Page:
SOUDERTON — Two veteran Souderton Borough Council members who are leaving office were thanked for their service and reflected on it at the Dec. 2 council meeting that was their last as members of the board. 

Both Jeff Gross and Richard Halbom were on council for 12 years, Mayor John Reynolds said. 

"They've also both been involved in the borough for quite a bit longer than that and we hope they will continue to participate in borough activities going forward," he said.

"Believe me, the amount of time you two have volunteered is overwhelming and I personally appreciate everything that you've done for the borough," Reynolds said. "Thank you." 

Council President Brian Goshow looked back over the time during which the two were on council, which included the 2008 economic downturn.

"Your leadership has helped us go through probably one of the worst economic times this borough has ever faced," he said. "Despite that, I feel like we still moved this borough forward." 

Among the accomplishments were the pool renovation project; the borough's 125th anniversary celebrations in 2012 and things that grew out of that including the annual fireworks display; and the train station redevelopment, he said. 

"Your mark, I think, is seen in several different places throughout the borough," Goshow said.

Halbom said it's been an honor and pleasure to have been on council for more than a decade.

"During the time that I've been on council, I've considered it my primary responsibility to be a steward of your tax money," he said. 

He said he's proud of the improvement to police services during his time on council, which included the hiring of Chief James Leary, who Halbom said is a "superb" chief.

"I'm proud of the progress that we've made in our redevelopment of our Souderton downtown," he said. 

As Goshow had noted, the economic slowdown had an effect, but in the improved current economy, things are taking off, Halbom said. 

Another of the accomplishments was the start of a single-hauler trash contract, he said, "which was somewhat controversial when it first started, but I think we all agree has been an absolute boon to our community." 

During discussions of the pool renovation plans, there were concerns about the amount of money being spent, he said.

"It has far exceeded our financial projections and it is doing extremely well," Halbom said. 

Gross thanked all the other council members with whom he served. 

"It has been an honor to work side by side with you on many, many projects. You have all brought amazing skills to each one of those committees that we have served on together and I have learned a lot from all of you," he said. 

He said it has been an honor and blessing to be on council and he hopes to take what he learned in the position and use it to continue to contribute to the community.

"I could say a whole lot more, I could talk about all the different projects, but I think the projects that we worked on speak for themselves," Gross said. "I think the community is very happy with the way our town is moving and I am just glad to be part of that."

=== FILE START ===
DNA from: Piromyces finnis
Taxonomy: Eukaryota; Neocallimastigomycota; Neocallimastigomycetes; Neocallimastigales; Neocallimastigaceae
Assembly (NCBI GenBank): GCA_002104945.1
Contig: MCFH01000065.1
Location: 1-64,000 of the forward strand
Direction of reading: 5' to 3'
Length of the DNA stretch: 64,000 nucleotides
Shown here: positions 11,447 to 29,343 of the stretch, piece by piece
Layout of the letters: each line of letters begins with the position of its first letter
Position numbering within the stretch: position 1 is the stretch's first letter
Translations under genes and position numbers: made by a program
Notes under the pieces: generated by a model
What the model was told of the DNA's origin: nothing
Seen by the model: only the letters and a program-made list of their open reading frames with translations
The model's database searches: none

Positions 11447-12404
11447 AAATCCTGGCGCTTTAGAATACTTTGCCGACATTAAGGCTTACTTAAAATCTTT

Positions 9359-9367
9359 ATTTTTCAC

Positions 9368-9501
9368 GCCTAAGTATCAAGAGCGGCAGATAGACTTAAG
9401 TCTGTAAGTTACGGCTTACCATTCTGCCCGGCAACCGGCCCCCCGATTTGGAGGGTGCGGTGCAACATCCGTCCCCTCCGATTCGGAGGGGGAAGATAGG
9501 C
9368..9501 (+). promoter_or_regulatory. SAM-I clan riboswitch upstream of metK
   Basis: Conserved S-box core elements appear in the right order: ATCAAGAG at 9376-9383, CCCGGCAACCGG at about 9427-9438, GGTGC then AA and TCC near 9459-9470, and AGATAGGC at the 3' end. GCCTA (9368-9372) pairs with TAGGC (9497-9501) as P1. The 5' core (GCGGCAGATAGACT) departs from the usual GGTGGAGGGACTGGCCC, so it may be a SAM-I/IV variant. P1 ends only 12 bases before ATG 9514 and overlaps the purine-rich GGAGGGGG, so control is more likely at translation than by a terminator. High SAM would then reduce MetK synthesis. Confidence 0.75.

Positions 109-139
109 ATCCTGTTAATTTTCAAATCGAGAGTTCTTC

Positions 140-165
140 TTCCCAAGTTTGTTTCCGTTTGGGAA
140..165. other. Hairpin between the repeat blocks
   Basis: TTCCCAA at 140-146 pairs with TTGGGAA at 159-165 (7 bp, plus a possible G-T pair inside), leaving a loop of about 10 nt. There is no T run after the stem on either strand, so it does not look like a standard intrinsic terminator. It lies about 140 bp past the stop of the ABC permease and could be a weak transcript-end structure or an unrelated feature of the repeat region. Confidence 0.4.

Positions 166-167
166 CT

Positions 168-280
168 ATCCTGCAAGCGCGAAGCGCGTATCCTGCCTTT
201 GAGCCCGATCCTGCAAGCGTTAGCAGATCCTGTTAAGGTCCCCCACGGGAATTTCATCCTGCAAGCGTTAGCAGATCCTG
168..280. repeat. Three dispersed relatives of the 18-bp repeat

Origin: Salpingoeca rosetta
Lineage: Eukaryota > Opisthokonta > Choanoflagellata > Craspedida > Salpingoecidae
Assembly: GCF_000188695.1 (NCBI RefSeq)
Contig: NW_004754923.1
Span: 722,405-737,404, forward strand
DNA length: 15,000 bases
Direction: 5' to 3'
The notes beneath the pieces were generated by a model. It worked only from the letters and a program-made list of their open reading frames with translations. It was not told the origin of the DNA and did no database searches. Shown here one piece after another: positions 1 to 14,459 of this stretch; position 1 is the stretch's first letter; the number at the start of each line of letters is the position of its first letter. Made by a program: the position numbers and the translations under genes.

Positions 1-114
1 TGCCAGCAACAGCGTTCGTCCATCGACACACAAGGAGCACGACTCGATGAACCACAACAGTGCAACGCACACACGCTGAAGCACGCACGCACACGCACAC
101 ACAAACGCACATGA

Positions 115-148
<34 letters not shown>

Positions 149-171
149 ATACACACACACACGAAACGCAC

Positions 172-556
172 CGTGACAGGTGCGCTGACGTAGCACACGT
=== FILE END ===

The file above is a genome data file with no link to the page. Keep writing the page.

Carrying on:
Election swings party majority

Between the 2017 and 2019 elections, the Democratic party has picked up four seats on the council, giving it the majority on what was previously a Republican board.

Both Gross and Halbom are Republicans. Gross did not run for re-election this year. His seat will be filled by Democrat Donna Rogers, who ran as a write-in after Nathan Miller, who was the lone candidate on the ballot for the third ward seat, moved out of the borough too late for his name to be removed from the ballot, Rogers said. In the second ward, there was a three-way race for two seats, with Democrats Julie Munden, who was first elected in 2017, and Daryl William Littlefield defeating Halbom.

Halbom said he spoke to Littlefield and congratulated him on his election victory. He said he also gave some advice, based both on his experience on council and as a zoning code enforcement official in Bucks and Montgomery County towns.

"My advice is this: Party politics has no place in municipal government," he said. "Each one of us who hold these seats on council must place our community's interest above those of a political party."

Regardless of which party is in power, he's seen party politics be destructive in other towns, he said. The council members are voted in by the community and owe their loyalty to those citizens, he said. 

"To allow a party boss in Norristown or Lansdale to influence their decisions based on party needs rather than the needs of their community would be a betrayal of that trust and I pray that such does not happen," Halbom said.

He said he is grateful for the trust he's been given over the years and hopes to continue serving the community in other capacities.

Gross said he agrees with Halbom that it isn't about politics.

"We have to run under a banner of one party or another, but once we get on borough council, we are here to serve the community," Gross said. 

At the end of his first term, where he had run as a Republican, Democratic party representatives told him they were happy with his service and would not run a candidate against him as long as he was running, Gross said. 

That told him he was "where the community wanted me to be as far as doing what they wanted," he said. 

Gross said he is thankful for the privilege of serving and remains on the borough planning commission and park board.

"I'll be around. You've got my number," he said.   

comments powered by Disqus